But liked your post, and the pain’ well, where to start, so I won’t, as we all have our own battle and we fight it in our own way, and my main way is Tapentadol, prolonged release , but hate having to keep taking them, keep up the work as we all have to move somehow best Alex

  4. I have often said I’d buy a standing desk for all those work years if I had it to do over again. Now that I’m blogging (and spending delicious hours reading blogs) I am using my computer more than ever. It is on my Nov to-do list to do exactly what you have done – try a redneck version before trying to buy a standup desk. Thanks for sharing your experience. We often think we’re the only one wrestling with vision, neck, shoulder and ‘keep moving’ issues of Boomerdom.

      • Thanks! I feel like I need an eye-computer-desk-posture/movement consultant to help me choose eyeglasses, monitor and correct positioning. All those things are like trying on shoes at the store, and they never seem to fit together when I have used them awhile!!

  5. Great article. It is important to find, or make, whatever it takes for your body to be comfortable, whether you are sitting or standing. Try one of these – AKP OfficePro/10 or AKP OfficePro/20 configured for a stand up application. Keep the anti-fatigue mat then recycle the cardboard boxes.

  6. In several of my former jobs, I had powered desks to adjust the height of the desk and the keyboard platform. Often times I would stand while working to lose some of the tension I get sitting. This is a splendid idea and may have to try it at home.

  7. Once I started using a laptop, I never looked back. I can sit in a variety of chairs giving my back options. I always carry it with me, and I can move it around on my lap for various viewing options. I also have special glasses that are designed for the optimal computer range. The most important thing for me is to get up and move around frequently. –Curt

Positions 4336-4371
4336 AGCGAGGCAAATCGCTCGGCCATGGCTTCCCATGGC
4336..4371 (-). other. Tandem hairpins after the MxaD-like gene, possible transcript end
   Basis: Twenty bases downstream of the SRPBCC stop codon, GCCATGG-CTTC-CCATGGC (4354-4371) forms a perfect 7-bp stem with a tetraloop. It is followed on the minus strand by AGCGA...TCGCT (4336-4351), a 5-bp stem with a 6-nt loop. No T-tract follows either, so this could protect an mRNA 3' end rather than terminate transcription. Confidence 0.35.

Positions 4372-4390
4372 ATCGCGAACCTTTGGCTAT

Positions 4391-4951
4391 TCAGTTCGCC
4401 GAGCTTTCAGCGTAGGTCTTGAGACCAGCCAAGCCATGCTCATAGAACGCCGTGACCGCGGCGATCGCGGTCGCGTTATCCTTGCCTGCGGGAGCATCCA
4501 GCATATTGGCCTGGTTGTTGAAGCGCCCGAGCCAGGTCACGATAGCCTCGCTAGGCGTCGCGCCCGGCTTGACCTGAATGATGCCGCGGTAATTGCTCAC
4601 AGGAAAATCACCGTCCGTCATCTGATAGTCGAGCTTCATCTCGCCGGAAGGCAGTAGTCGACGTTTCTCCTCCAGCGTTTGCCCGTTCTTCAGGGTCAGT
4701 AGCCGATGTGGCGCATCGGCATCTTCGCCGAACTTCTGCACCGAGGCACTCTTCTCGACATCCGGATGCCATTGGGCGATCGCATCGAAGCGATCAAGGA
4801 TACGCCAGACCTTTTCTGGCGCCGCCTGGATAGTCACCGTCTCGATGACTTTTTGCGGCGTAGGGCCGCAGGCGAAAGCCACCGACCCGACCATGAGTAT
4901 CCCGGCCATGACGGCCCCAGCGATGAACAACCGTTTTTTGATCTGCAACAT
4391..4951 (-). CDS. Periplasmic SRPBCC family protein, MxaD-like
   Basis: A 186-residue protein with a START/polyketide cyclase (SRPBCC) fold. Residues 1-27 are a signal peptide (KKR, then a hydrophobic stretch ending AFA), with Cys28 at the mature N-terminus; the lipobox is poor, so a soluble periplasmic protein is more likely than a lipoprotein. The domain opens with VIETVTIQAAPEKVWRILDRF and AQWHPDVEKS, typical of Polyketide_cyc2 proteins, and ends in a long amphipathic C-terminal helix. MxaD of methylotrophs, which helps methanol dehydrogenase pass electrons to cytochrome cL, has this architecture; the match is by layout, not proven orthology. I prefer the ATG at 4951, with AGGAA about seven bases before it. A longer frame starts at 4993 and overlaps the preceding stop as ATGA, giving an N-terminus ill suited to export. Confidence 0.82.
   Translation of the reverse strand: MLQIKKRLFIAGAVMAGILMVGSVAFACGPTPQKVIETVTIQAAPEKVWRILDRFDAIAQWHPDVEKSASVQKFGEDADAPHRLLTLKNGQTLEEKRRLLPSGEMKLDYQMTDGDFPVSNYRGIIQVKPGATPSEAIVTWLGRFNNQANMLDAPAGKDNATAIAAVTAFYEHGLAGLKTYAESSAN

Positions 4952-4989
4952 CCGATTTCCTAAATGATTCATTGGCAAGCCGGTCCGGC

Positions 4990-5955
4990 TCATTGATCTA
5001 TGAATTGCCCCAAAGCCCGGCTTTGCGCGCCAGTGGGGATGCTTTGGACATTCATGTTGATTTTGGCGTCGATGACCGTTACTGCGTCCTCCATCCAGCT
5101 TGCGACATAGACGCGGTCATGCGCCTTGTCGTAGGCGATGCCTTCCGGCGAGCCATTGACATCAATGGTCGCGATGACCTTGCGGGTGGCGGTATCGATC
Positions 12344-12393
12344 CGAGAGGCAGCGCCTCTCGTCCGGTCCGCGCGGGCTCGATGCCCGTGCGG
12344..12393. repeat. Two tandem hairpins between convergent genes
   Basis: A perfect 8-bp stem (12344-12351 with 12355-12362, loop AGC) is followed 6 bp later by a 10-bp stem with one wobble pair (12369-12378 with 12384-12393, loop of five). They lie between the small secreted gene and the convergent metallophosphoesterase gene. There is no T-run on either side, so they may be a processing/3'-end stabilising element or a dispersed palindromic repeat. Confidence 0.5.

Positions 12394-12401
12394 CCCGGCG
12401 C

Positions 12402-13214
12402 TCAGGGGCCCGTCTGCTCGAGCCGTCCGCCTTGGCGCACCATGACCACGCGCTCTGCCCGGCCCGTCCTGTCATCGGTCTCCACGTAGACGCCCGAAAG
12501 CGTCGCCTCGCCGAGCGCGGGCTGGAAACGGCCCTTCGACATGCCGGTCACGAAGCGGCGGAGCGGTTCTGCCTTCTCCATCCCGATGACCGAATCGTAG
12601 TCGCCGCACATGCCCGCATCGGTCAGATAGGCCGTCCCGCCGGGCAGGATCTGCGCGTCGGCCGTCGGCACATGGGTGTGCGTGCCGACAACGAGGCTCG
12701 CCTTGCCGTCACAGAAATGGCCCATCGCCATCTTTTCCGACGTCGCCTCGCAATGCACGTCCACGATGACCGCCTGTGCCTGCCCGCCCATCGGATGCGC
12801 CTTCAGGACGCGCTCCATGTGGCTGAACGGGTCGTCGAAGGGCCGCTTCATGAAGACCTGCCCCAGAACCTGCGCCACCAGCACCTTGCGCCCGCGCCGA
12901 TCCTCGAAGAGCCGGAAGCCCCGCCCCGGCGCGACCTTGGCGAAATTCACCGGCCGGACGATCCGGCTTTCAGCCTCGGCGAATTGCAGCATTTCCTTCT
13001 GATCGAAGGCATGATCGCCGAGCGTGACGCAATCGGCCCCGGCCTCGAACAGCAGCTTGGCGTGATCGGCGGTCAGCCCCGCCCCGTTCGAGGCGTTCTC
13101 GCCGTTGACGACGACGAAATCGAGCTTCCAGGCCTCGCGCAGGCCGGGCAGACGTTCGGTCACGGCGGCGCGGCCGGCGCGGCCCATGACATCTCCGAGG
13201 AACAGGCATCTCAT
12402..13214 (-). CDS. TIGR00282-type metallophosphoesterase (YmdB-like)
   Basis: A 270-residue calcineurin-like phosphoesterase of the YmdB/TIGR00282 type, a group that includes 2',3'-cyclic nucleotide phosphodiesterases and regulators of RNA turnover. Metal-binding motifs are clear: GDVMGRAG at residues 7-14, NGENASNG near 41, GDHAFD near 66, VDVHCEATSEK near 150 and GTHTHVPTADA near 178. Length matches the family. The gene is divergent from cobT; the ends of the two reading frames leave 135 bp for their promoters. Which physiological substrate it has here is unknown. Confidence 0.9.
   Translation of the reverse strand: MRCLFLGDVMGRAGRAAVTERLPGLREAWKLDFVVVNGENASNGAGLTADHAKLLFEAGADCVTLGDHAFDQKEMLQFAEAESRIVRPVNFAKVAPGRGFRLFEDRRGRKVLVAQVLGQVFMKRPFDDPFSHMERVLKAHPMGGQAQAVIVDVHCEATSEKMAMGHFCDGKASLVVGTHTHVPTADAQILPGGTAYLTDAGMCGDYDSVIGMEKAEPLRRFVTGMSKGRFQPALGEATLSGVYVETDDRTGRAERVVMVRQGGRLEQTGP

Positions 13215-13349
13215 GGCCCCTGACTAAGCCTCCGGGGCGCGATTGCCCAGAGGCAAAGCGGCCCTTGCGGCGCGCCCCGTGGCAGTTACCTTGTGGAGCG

8. This is a really useful article. I have a constant ache in my shoulder that never seems to go away and it’s due to the excessive hours spent writing at my laptop! I’ve been looking into different designs of desks, but never once thought about standing. I’m assuming this may well encourage me to take regular breaks too, which I tend to forget about as I get so engrossed in my work. I will start constructing my new desk soon! Thanks.

  9. I’m a writer and a PT and have done everything from ergonomic evals in offices to setting up computer desks for persons with disabilities who require accommodations. Standing desks and adjustable height tables are a wonderful option! I often suggest that people engaging in prolonged standing tasks get a small step stool (I like the kids’ plastic ones with non-slip grips) and during the course of work rotate between standing with both feet flat, right foot on stool, left foot on stool, for comfortable portions of time (15-20 minutes seems average). It’s a great way to give muscles and joints a change of pace without drastic changes to the workspace.

    • What a GREAT idea. My kids are older, but we still have at least 3 ofr those plastic stools around. I’m going to look for one now! Thanks!

  10. I’ve been dying for a standing desk at work! I joke with our office manager that it’s either that or I sit on an exercise ball (I’ve heard that has similar effects as a standing desk). She didn’t seem to like my ideas, unfortunately!

    • I have used the exercise ball at my son’s school and find it to be very comfortable. Perhaps your office manager needs to be shown some research supporting your request 🙂 Good luck!

  11. My son-in-law introduced me to the stand-up desk when he adapted one for his home office. Your timely article, and some long writing hours, pushed me to experimentation. I’m glad you mentioned the anti-fatigue mat. After the first day, I owned one! I set mine up in the kitchen where I can observe the birds and squirrels in my backyard. Thanks!

  12. Pingback: Standing Desk 2.0 | Live to Write - Write to Live